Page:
What is another word for apprentices?

Pronunciation: [ɐpɹˈɛntɪsɪz] (IPA)

There are several synonyms for the word "apprentices" that are commonly used. One such word is "trainees," which refers to individuals who are undergoing a period of training or learning in a particular trade or skill. Another synonym for "apprentices" is "novices," which refers to individuals who are new or inexperienced in a particular field. "Learners" is also a commonly used synonym for "apprentices," as it emphasizes the process of acquiring new knowledge and skills. Other possible synonyms include "proteges," "mentees," "students," and "disciples," which all generally refer to individuals who are learning from someone with more experience or expertise.

What are the paraphrases for Apprentices?

Paraphrases are restatements of text or speech using different words and phrasing to convey the same meaning.
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What are the hypernyms for Apprentices?

A hypernym is a word with a broad meaning that encompasses more specific words called hyponyms.

Usage examples for Apprentices

Put one o' your young apprentices to it, and if he can't, make him learn.
"Command"
William McFee
In the olden time in many places in the provinces it was the practice on Christmas-day morning to permit the servants and apprentices to remain in bed, and for the mistress to get up and attend to the household duties.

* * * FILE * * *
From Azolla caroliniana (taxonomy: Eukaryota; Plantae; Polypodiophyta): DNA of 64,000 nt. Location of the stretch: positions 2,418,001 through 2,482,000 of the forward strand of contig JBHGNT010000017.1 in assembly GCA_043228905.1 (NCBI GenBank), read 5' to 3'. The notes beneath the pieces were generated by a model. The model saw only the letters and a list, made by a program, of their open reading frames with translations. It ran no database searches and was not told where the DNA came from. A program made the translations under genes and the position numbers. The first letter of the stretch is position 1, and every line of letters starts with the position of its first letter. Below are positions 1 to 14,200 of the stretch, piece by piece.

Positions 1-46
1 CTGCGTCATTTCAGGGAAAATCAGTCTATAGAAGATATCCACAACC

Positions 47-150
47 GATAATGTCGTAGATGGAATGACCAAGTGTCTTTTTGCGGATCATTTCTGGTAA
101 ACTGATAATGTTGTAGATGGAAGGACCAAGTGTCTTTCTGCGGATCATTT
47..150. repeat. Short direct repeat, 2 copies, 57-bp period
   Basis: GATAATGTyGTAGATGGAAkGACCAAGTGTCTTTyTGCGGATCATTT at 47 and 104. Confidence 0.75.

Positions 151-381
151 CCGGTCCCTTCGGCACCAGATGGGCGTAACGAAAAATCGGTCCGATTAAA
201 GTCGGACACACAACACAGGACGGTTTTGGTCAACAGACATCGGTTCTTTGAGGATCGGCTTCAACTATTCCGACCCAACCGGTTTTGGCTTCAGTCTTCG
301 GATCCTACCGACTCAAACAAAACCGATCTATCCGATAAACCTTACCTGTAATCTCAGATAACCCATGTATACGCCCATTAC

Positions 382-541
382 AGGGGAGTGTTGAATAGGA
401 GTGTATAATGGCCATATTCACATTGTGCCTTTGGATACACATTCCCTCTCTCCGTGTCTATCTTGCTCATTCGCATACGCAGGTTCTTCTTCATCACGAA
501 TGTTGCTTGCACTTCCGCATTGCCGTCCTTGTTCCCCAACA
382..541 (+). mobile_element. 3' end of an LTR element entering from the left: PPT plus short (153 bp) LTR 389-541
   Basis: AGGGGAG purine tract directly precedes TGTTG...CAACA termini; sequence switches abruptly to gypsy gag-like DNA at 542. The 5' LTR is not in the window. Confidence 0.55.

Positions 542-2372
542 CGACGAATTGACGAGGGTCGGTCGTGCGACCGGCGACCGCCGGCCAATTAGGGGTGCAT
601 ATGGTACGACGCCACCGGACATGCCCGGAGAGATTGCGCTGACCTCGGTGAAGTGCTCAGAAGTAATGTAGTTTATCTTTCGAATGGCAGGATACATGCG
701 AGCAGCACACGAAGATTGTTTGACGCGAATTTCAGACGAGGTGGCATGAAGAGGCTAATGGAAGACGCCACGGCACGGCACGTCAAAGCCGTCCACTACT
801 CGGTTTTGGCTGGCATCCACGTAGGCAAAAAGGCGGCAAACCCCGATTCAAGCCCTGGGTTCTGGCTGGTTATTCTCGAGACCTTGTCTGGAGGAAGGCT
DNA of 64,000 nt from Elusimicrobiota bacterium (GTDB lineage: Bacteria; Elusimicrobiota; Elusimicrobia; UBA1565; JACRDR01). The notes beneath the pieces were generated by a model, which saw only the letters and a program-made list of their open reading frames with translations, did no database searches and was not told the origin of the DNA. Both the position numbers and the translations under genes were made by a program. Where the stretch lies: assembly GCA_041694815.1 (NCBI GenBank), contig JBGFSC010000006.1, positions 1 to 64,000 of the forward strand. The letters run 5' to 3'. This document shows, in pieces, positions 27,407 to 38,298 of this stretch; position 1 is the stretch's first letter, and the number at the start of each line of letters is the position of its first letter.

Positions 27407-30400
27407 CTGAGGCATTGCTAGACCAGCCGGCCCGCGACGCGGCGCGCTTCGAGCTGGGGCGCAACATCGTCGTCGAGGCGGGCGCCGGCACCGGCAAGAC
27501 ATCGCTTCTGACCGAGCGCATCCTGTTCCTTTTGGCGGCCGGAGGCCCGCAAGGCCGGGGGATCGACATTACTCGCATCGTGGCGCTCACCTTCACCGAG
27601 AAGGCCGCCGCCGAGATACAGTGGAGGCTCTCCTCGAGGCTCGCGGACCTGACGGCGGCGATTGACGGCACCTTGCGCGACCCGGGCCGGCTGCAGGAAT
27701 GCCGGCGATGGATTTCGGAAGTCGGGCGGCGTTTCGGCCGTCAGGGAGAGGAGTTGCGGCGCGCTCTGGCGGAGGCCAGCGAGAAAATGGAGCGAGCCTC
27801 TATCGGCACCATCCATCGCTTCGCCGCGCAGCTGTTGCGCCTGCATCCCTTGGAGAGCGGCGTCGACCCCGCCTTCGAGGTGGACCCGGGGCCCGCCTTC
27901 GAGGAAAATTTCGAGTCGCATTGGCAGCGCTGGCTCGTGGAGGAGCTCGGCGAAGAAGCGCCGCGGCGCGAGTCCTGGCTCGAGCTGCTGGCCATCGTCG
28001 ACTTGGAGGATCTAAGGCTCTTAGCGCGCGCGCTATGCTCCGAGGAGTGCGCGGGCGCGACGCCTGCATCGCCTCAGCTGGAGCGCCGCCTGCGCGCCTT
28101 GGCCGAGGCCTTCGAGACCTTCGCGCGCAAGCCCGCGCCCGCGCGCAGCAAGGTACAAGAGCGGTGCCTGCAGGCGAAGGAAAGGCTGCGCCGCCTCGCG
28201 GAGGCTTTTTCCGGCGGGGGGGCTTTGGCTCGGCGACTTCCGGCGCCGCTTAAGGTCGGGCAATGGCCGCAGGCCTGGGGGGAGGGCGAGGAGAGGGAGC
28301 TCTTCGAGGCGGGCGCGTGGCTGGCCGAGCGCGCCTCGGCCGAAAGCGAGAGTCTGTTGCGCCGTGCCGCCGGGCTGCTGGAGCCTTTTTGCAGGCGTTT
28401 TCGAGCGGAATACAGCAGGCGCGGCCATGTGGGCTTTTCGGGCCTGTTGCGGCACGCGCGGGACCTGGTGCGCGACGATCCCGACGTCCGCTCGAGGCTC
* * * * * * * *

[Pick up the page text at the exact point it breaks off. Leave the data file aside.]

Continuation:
"England in the Days of Old"
William Andrews
The clerk, whose duty it was to ring the bell, was irregular in his habits, and the late performance of his duties disappointed the toiling apprentices, who thus addressed him:- "Clerk of Bow bell, With thy yellow locks, For thy late ringing Thy head shall have knocks."
"England in the Days of Old"
William Andrews

Famous quotes with Apprentices

  • At times, we forget the magnitude of the havoc we can wreak by off-loading our minds onto super-intelligent machines, that is, until they run away from us, like mad sorcerers' apprentices, and drag us up to the precipice for a look down into the abyss.
    Richard Dooling
  • We are all apprentices in a craft where no one ever becomes a master.
    Ernest Hemingway
  • The universality of card-playing in the reign of this monarch is evident from a prohibitory statute being necessary to prevent apprentices from using cards except in the Christmas holidays, and then only in their masters' houses…But this moderation, I apprehend, was by no means general, for several contemporary writers are exceedingly severe in their reflections upon the usage of cards, which they rank with dice, and consider both as destructive to morality and good order.
    Joseph Strutt
  • We are all apprentices in a craft where no one ever becomes a master.
    Ernest Hemingway
  • I am an artist and never have been. Rather I am like a craftsman and feel very close to the mediaeval artisans who produced their work anonymously and who, along with their apprentices, had a true feeling for the physical materials they were working with.
    Werner Herzog

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